The British Esports Association has announced details of its first full competitive gaming Championships for schools, colleges and alternative provision schools.
The not-for-profit organisation has entered into a partnership with streaming programme Twitch Student to grow the British Esports Championships and help give students support and opportunities.
In addition, a new partnership has been formed with AoC Sport (part of the Association of Colleges) and the British Esports Association to provide management and oversight of the competition via the College Esportscommittee. This new committee will ensure that esports is properly managed in colleges and is positioned as part of a balanced lifestyle alongside education and physical activity.
The British Esports Championships is for students aged 12-19, with each school or college allowed to enter teams for three different games. The first confirmed game is 5v5 League of Legends.
The Championships will begin on October 10th and run for two seasons, the first consisting of eight weeks of fixtures with breaks for half term and the second running in the New Year. The first six weeks will feature a Swiss tournament format, with Playoffs taking place during the remaining weeks.
Matches will take place for 90 minutes onafternoonsafter school or college, avoiding conflict with Wednesday afternoon sport or classes.
Depending on the number of sign ups, schools and colleges will be split into their respective regions. The top two from each region will get promoted to a Super League for Season 2.
The live finals are set to take place at the Insomnia gaming festival in Easter 2019 at the Birmingham NEC.
Team sign-ups will open in the first week of September and will close on September 26th. Visit the dedicated Championships information coming soon on www.britishesports.org to sign up or read more information.
In terms of partnerships, the British Esports Association will adopt the Twitch Student Program, which helps schools and colleges learn how to stream so that friends, parents and others can watch their matches and other gaming activities live online. It has already been working with a number colleges in the US, universities in the UK and now it’s embracing the UK schools and colleges space.
Twitch Student gives users access to ‘swag’ and privileges as they level up, such as special streaming features, subscription buttons and the chance to earn revenues, Twitch homepage promotions and more. It also helps students pitch their gaming ideas or community projects to teachers and schools.
Mark “Garvey” Candella, Twitch Director of Strategic Partnerships, commented: “The British Esports Association and Twitch Student program share a belief in the ability of students to grasp the entrepreneurial spirit inherent in gaming and esports, while applying their education in new and innovative ways.
“The combination of passion and education can only lead to more opportunities for themselves and this exciting industry. We are proud to work with the British Esports Association on helping students realise their potential through the practical experience this program creates.”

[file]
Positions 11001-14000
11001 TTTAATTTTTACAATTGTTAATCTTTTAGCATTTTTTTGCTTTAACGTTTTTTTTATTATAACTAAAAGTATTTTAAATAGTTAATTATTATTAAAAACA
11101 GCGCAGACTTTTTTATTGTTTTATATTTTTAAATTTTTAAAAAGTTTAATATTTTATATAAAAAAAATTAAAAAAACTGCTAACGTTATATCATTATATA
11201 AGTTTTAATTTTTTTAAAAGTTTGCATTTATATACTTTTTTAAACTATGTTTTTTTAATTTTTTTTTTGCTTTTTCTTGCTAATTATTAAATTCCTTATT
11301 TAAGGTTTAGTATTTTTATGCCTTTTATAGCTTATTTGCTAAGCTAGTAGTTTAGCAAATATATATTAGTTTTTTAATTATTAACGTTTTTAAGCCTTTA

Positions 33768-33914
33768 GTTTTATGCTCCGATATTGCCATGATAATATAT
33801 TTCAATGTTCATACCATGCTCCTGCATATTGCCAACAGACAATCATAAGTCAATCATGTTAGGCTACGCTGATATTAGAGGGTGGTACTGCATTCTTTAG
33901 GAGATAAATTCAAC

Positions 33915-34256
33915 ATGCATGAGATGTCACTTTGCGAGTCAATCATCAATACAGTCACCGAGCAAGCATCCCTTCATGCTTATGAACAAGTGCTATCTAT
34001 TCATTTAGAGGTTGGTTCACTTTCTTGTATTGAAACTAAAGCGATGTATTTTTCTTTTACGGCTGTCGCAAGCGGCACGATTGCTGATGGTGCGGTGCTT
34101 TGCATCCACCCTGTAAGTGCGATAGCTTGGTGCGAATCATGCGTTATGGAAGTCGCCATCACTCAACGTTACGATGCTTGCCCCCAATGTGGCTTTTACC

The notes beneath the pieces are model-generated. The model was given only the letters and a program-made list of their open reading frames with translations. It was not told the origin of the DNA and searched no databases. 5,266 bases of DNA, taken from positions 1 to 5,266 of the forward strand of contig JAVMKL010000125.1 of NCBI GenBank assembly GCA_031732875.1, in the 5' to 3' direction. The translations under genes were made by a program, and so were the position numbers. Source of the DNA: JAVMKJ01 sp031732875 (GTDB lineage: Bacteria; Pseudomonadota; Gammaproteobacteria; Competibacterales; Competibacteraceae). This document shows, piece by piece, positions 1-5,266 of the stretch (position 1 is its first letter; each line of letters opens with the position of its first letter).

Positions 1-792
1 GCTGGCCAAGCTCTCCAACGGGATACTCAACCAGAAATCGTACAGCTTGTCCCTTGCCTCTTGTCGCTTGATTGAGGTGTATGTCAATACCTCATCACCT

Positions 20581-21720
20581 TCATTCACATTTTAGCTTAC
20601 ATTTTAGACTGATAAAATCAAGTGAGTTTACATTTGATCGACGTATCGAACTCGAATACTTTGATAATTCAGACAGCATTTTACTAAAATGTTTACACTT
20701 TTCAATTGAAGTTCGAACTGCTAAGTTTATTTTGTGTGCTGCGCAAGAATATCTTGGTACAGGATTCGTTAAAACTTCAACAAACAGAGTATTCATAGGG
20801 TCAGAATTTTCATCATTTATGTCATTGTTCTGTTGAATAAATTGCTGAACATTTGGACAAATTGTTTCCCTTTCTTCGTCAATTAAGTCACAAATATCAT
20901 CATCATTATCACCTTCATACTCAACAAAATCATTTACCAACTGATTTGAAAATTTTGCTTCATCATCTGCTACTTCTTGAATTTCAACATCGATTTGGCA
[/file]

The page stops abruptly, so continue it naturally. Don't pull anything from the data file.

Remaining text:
In addition to the support of Twitch, the new College Esports committee will be working with the British Esports Association to promote the Championships to colleges throughout the UK.
AoC Sport says it’s been encouraged by the work of the British Esports Association in drawing parallels between physical sports and esports, engaging with education as well as developing skills in communication, problem solving, teamwork and more.
Marcus Kingwell, Managing Director of AoC Sport, said: “We see esports as a route to engaging inactive students in colleges and encouraging them to engage in physical activity. We’re delighted to be working with the British Esports Association as part of the College Esports committee, ensuring that esports is properly managed in colleges and is part of a balanced lifestyle alongside education and physical activity.”
British Esports chair Andy Payne OBE added: “It’s fantastic to be teaming up with Twitch Student and AoC Sport and to have the backing of organisations well engrained in both gaming and college sports. We look forward to growing the British Esports Championships together.”
The announcement follows a successful pilot which took place in schools and colleges from January to April and saw Solihull School and Sunderland College win the respective Championships. The pilot allowed the British Esports Association to create a safe online environment for students aged 12-19 to play age-appropriate esports. It fostered talent, championed positive role models, promoted leadership, communication, creativity and teamwork skills and its work is supported by multiple government departments.
The pilot brought pupils together, improved relations with teachers, developed employability skills, helped schools raise awareness of their activities and secure funding. It also drew national attention including coverage from the BBC, Sky, Daily Mail and more.
The news also comes after British Esports appointed Natacha Jones as Student Esports Coordinator to develop the British Esports Championships.
Since January, Natacha has held the role of Twitch Student Program Manager at the National University Esports League, tracking the success of a pilot scheme for UK universities.
She will be working closely with schools and colleges as part of the British Esports Championships and helping them integrate with the Twitch Student Program.
If you want to find out more visit www.britishesports.org